The Bear

Working on this. It started as a memory and then evolved. I know there are errors, but that’s what writing is all about.

Above, the clouds parted and in the centre was blue sky. He glimpsed at it for only a millisecond before it was swallowed once more.

The rain fell intensely. He stood there in the middle of the dirt road in a green t-shirt and navy blue jeans. His clothes were heavy but he continued on his way back to the cottage.

Moments earlier, he was made frozen by the appearance of a black bear. It darted out suddenly, on a long stretch of road; on either side was farmland, but there were emerald green forests, too.

Only cottage owners, who on weekends made the long pilgrimage from the city to their lake front properties, used the road. This was a weekday.

He lived alone at the cottage, after a long winter in the city. During the early afternoons, he enjoyed the five-kilometer walk from his front door to the end of the road because it was, he thought, a clean, brisk march with plenty to inspect.

At times, he would cross paths with someone, and they would nod their heads at each other and carry on, but this was rare; people around these parts kept mostly to themselves.

This day was no different. He was out for a walk, before the rain began to fall, with his cigarettes. The morning had been muggy, and when he started out there wasn’t a cloud in the sky. Now he is shaking from the chill brought on by the rain as he moves briskly. Maybe it is the bear.

Never before had a dangerous animal confronted him so quickly. He was midway on the grit road when like a shot the bear appeared from the shrubs.

When it reached the gravel, it looked up at the rain and then, they made eye contact. He couldn’t help but notice the bears wet fur, jet black.

He had read somewhere once about what to do if one encountered a black bear, who were common in this area of Ontario. He was supposed to make himself appear bigger. He was supposed to scream at the top of his lungs. On the other hand, maybe it was that he was to sing at the top of his lungs.

In years prior, when out on the road he thought about how he would react if he came face to face with one of these wild creatures. At night, when on the porch he could hear the coyotes croon. Sometimes he had visions of himself running away, of trying to jump a fence at one of the farms, and at times, he saw himself desperately climbing a tree as the bear, or coyotes, mercilessly dragged him down.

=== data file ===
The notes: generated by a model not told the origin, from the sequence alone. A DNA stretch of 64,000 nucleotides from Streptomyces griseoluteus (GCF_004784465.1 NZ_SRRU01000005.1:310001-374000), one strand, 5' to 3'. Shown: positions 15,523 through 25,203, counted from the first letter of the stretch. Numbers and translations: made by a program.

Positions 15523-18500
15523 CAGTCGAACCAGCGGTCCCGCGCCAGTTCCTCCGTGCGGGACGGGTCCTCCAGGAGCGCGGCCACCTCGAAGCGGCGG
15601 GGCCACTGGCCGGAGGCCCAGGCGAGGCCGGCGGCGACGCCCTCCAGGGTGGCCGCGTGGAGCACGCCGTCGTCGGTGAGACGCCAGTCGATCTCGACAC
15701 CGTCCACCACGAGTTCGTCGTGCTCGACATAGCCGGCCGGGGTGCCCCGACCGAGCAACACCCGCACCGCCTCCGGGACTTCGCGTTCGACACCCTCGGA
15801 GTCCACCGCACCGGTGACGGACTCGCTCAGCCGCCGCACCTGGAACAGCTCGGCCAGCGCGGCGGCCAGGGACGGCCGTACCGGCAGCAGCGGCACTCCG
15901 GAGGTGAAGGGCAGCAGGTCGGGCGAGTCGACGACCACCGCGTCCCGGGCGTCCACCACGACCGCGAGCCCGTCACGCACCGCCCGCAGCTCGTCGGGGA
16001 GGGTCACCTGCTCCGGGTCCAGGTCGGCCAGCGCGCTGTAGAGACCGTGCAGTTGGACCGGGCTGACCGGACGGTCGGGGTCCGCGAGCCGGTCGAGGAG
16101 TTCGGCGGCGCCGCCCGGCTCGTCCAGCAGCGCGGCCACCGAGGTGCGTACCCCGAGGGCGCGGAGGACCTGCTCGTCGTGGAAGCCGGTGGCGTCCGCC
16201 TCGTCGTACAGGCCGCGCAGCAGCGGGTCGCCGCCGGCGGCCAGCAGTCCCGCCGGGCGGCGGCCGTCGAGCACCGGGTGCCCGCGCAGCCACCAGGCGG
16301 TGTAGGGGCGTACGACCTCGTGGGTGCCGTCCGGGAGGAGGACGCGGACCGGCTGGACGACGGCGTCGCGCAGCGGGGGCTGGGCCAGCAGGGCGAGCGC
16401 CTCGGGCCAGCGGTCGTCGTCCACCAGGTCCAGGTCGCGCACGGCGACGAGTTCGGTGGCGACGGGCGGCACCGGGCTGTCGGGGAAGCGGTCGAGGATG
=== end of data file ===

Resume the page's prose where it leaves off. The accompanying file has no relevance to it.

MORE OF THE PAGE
In any case, he did none of these things, for he was in shock. Usually when the bear activity in the area is higher than usual, the neighbours are on alert and warn one another. Sometimes they call the park rangers at the Balsam provincial park nearby to help locate and trap a particularly worrisome bear and relocate it.

Seeing as he kept mostly to himself these days he hadn’t thought of asking anyone on one of those weekends they were up. It is funny what one sees in times like these. His mother’s flaxen hair, as it drifted in a summer breeze. His father’s cracked hands, as they chopped wood.

Inside this moment, there are things he would now like to know. Things he had not bothered to ask before. Like his ring size, his mother’s ring size, the hour that he was born.

“My dad’s middle name, your favourite song,” he whispered, as droplets of rain fell from his lips.

Then he began to wonder what the bear thought of him, if anything, as they locked eyes. It was standing now, on four legs, calm, gently turning its head from side to side, observing its surroundings, before slowly walking back into the forest.

He watched as it returned to nature, restlessly passing through the flora, until it disappeared from his view.

His legs began to move again, forward, back home. He encountered no one so couldn’t explain what it was that he had experienced. The rain continued, blurring the path ahead and he could see, on the property near the bend in the road, some wild turkeys who upon hearing his footsteps ran and then flew away.

Eventually he reached his front door, the porch protecting him from the pellets that grew stronger, a thunderous rapture could be heard in a distance. A spark of lightning illuminated the darkened sky in the hue of a red grapefruit.

He thought about the bear. He wondered if the bear thought about him. Maybe unlike him the bear was alone, but not lonely.

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